BlackBerry Ltd. just can’t stop, won’t stop.
Even as the Canadian smartphone maker begins phasing out its Classic model after losing enterprise clients, and most recently posting a quarterly loss of $670 million, the company is reportedly working on three more – that’s right, three – Android devices.
Android Authority reports that the devices, codenamed “Neon,” “Argon,” and “Mercury,” are meant to target a variety of users with a lengthy range of prices and specs. Note that these details are unconfirmed.
In order of expected release, Neon should be first to debut, with a 5.2-inch screen and mid-range specs.
It does not feature a physical keyboard, and will reportedly feature a Qualcomm Snapdragon 617 SoC processor, 3GB of RAM, 16GB of internal storage, a 2610mAh battery, and 13MP and 8MP cameras. It’s expected to arrive in July or August.
Argon could be next and appears to feature the highest specs with Snapdragon 820 SoC, 4GB of RAM, 32GB of internal storage, a 3000mAh battery with QuickCharge 3.0, 21MP and 8MP cameras, and a fingerprint sensor.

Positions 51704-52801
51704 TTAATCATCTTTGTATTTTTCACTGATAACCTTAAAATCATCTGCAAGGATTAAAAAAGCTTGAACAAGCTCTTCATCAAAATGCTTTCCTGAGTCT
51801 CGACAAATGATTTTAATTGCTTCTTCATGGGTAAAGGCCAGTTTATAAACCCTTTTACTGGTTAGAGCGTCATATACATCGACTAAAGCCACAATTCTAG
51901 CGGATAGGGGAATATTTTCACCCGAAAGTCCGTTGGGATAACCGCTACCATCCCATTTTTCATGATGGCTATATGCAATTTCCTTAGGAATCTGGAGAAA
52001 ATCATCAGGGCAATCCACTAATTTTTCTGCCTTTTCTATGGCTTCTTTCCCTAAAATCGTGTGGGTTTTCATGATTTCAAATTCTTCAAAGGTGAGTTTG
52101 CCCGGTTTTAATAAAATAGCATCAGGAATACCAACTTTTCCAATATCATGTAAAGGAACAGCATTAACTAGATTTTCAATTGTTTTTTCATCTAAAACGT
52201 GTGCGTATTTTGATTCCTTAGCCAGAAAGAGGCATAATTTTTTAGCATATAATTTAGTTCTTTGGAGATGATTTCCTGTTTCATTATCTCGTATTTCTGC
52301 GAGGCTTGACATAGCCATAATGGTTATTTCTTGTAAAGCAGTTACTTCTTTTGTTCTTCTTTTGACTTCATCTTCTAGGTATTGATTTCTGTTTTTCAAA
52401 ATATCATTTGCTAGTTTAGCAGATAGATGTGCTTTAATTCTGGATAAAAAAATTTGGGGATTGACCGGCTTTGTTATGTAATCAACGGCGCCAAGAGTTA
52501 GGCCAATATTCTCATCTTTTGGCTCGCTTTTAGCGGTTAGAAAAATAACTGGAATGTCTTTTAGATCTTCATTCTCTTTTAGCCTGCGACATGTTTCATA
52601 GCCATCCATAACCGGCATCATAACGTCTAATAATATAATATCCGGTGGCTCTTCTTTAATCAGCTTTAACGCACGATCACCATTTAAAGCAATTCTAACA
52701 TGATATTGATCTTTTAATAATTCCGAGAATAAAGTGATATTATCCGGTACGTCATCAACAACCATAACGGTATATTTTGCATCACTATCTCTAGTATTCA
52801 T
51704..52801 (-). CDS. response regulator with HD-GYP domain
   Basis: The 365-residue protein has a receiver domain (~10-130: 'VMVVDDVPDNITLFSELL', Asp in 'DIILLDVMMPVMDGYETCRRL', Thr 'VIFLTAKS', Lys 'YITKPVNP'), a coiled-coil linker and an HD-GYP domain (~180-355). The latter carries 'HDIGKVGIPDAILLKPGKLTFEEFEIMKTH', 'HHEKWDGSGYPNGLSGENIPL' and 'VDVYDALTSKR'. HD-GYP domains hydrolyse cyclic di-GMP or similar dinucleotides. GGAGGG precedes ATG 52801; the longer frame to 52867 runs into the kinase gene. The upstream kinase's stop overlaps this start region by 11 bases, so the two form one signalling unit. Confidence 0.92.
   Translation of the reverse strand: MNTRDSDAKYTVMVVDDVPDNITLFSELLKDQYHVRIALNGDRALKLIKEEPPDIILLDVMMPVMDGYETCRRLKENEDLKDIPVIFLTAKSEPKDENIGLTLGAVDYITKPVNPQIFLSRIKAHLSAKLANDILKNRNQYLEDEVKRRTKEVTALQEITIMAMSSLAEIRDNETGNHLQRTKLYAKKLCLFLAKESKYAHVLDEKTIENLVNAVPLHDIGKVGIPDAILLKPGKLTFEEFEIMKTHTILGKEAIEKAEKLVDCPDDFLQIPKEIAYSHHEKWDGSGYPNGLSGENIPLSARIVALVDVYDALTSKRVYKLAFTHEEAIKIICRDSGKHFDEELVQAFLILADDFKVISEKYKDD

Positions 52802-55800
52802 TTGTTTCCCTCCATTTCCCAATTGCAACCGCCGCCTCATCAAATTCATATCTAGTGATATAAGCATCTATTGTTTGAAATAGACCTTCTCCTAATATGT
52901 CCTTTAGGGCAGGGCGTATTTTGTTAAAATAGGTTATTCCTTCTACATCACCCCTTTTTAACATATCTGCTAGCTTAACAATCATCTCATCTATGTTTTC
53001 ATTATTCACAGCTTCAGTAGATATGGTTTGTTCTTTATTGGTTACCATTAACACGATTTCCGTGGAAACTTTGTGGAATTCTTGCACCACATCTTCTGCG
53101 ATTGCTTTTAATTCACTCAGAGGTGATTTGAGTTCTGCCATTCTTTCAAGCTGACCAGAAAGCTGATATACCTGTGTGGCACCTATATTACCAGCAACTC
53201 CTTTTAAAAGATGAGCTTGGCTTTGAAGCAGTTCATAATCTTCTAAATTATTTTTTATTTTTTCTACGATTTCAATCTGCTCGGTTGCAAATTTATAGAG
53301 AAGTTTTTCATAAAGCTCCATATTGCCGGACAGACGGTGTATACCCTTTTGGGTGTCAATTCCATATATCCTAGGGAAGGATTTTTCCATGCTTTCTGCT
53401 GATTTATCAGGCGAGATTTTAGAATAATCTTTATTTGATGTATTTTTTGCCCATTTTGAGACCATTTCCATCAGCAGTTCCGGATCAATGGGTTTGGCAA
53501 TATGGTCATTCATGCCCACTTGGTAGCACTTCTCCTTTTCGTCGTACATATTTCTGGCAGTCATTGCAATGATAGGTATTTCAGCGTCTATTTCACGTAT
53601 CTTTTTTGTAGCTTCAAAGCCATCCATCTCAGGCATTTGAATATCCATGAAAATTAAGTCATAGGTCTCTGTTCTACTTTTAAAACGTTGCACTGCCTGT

Like its apparent predecessor, the 5.5-inch device would have no physical keyboard, and is expected to ship in October.
For those that need the keyboard, Android Authority says BlackBerry is planning another option for early 2017.
The Mercury is smaller and most closely resembles the BlackBerry “Vienna” renders that were leaked back in November.
It supposedly features a non-retractable keyboard at the bottom of its 4.5-inch screen, an aluminium casing, 3GB of RAM, a Qualcomm Snapdragon 625 processor, 32GB of internal storage, a 3400mAh battery, and 18MP and 8MP cameras.
A one-time dominant player in the smartphone market, in recent years BlackBerry has transitioned its core business to software, with a focus on mobility management and security solutions.
The company recently announced that it would no longer produce its iconic BlackBerry Classic, one week after the U.S. Senate, one of its largest customers, gave staffers notice that it would discontinue issuing the devices in favour of Android and Apple products.
Nevertheless, BlackBerry had previously set a deadline for itself to make its smartphone business profitable by the end of the current fiscal year. This despite revelations that the company had given the global encryption key of its consumer devices – which is used to secure communications – to the RCMP as far back as 2010.
With the three devices, it seems to be placing all future hardware bets on the Android platform.
Sales figures suggest that BlackBerry’s previous and first foray into the Android operating system, the Priv, was met with indifference.